I got a Yuba Mundo frameset & built it up myself, mostly w/ parts I already had, so it was put together for under $600. Whether it'll be worth it for you depends on how & how much you use it. We use it for grocery getting, kid hauling, bike camping, etc. It probably hasn't saved us $600 in gas, but it is a luxury that I'm willing to keep. Our kids, 5 & 3, are getting too big to share our trailer, especially if you want to pick up any grocerieis. I ride my bike to work 4-5 days a week & when my son starts school next year the plan is to ride him to school on the Yuba & leave the trailer at home for mom & 3 yr old. I like having the kids close, especially for longer rides, it allows a lot more conversation. The more of life you can spend on 2 wheels instead of 4, the better. I say, go for it.

FunkyStickman

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Re: Thinking about a cargo bike purchase - a reality check?
« Reply #5 on: November 11, 2013, 01:41:07 PM »
There are more Mustachian ways to do cargo biking than spending thousands of dollars. You could get a Sun Cargo Bike and upgrade it as needed. You can get a used MTB and do an Xtracycle conversion on it. You can scrounge Ebay for a used cargo frame, and swap the parts over from a cheaper bike.

Price is the only reason I haven't bitten the bullet on a cargo bike yet. Just can't bring myself to spend 2 G's on a bike.

PindyStache

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Re: Thinking about a cargo bike purchase - a reality check?
« Reply #6 on: November 11, 2013, 02:30:04 PM »
It sounds like you are trying to get excited about buying the new cargo bike while really knowing that your current trailer setup will mostly accomplish what you're looking for. Is there something about the trailer setup that is less "fun" to you? Otherwise it seems like the trailer meets all the reasons you stated. Perhaps you would get more interaction with the kids while biking--I think this is my favorite part of biking with kids (Look, apples! A garbage truck! A big bus! ...) but not sure that the distance/audibility would be that different between rear seats vs. trailer. If anything it is probably easier to stick kids in a trailer than strap them into seats on an extended rear rack. Plus a new cargo bike would be one extra large material thing to store/take care of/move/etc.

Either way, there are certainly cheaper add-on bike seats to consider. I don't claim any real expertise here, but the front bike seat (mounts on an additional bar between seat post and handlebar post) I've been using for the past year+ cost $60:
http://www.kidzproducts.com/products/?product_id=2

Good luck and sounds like fun whatever you decide!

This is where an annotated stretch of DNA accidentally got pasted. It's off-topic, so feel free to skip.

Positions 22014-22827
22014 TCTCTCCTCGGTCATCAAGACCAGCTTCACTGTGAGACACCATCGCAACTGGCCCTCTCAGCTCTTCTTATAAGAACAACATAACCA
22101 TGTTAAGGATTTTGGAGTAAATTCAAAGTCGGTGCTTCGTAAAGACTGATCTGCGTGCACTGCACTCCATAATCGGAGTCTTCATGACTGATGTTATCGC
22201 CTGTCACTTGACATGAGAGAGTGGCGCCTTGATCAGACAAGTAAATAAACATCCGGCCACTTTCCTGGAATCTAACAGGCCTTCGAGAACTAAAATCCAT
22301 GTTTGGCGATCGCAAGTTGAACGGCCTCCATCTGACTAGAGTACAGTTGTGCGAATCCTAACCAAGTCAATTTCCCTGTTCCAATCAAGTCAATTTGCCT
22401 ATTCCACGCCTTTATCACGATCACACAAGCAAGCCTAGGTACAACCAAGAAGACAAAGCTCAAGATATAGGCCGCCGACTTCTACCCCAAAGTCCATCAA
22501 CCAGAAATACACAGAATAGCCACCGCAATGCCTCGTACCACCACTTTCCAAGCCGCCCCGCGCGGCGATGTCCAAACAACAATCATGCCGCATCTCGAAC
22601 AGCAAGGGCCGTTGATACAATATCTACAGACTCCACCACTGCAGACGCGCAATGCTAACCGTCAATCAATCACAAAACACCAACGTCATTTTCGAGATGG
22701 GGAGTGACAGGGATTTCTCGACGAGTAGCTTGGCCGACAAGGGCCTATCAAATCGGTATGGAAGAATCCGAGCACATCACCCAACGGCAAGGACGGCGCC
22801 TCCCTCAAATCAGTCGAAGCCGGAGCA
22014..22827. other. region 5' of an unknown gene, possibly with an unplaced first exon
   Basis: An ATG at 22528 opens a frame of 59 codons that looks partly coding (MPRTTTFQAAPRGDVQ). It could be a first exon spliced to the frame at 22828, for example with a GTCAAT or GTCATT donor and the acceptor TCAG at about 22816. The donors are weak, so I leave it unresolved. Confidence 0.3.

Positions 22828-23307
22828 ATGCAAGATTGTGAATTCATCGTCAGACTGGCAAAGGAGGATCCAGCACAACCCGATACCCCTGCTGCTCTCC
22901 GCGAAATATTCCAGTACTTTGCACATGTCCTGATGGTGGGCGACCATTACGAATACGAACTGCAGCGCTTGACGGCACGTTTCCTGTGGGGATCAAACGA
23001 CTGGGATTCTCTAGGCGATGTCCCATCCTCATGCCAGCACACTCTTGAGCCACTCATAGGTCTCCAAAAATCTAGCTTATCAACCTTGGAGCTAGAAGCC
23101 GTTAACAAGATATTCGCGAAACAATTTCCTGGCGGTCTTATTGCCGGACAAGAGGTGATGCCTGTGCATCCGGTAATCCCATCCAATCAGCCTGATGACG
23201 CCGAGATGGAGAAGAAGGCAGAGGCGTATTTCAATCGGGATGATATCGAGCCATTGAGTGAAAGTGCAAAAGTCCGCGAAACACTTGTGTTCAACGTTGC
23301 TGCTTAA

scottydog

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Re: Thinking about a cargo bike purchase - a reality check?
« Reply #7 on: November 12, 2013, 07:22:42 AM »
I know the cargo bike you're investigating is different, but I'm hoping some of this might help.

We bought a bakfiets.nl cargo bike this spring, just before discovering MMM, to haul our 3 kids (now 1, 3, and 5) to daycare and school.  The kids absolutely love it, but in hindsight I must admit that it wasn't a mustachian purchase.  My rationale for this model was primarily based on having a rain cover for all 3 kids because I wanted to try riding it year-round.  I don't mind biking in rain when it's just above freezing, but I didn't want to subject my kids to that - especially in our first year of switching from car clowning to biking.  Before this, we had 2 kids in a chariot trailer and our oldest was getting far too big for the trailer.  Before that, we had a second car that sat in the driveway 99% of the time...

Although my kids are just in front of me, and it should be easier to hear them than ever, I find that I can barely hear their conversation when we have the rain cover on - especially if it's windy or there's a lot of traffic around.  It's still easier to hear them than when they're in the trailer, but it's not as great as I was hoping.  Most of our biking is in our downtown/residential neighbourhood, where the speed limits are often 40 km/h (~25 mph); it would probably be different if we were on isolated bike trails going through park land.  In the summer, without the rain cover, it was very nice to have conversations with them; now I find myself asking them to repeat their questions louder and louder until they're practically yelling.

It is nice to have the kids up front when the older two start to bicker, since I can usually stop it before it gets bad.  I simply couldn't see them in the trailer so I usually wouldn't know about any potential issues until they had already escalated.

The bakfiets handles like a bus, and it is very heavy at 80-90 pounds empty.  Biking with the trailer was far more nimble.  The long-tail bike would certainly be lighter and I suspect it would handle better.